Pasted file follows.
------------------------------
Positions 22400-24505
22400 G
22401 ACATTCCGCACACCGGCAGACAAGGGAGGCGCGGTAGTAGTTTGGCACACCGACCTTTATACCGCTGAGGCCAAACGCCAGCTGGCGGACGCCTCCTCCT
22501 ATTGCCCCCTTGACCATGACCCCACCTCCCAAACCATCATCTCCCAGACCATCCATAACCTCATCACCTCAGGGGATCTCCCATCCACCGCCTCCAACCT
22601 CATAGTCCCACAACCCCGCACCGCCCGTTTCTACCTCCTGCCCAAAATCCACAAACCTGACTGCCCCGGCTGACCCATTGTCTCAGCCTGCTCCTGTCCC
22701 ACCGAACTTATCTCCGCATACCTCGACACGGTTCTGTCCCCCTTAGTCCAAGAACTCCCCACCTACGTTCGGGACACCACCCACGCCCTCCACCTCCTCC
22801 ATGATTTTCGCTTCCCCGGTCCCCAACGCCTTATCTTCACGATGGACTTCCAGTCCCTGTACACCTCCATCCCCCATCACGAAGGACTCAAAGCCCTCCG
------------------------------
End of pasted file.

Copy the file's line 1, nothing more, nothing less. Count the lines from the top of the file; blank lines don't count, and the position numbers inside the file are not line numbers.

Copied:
Positions 22400-24505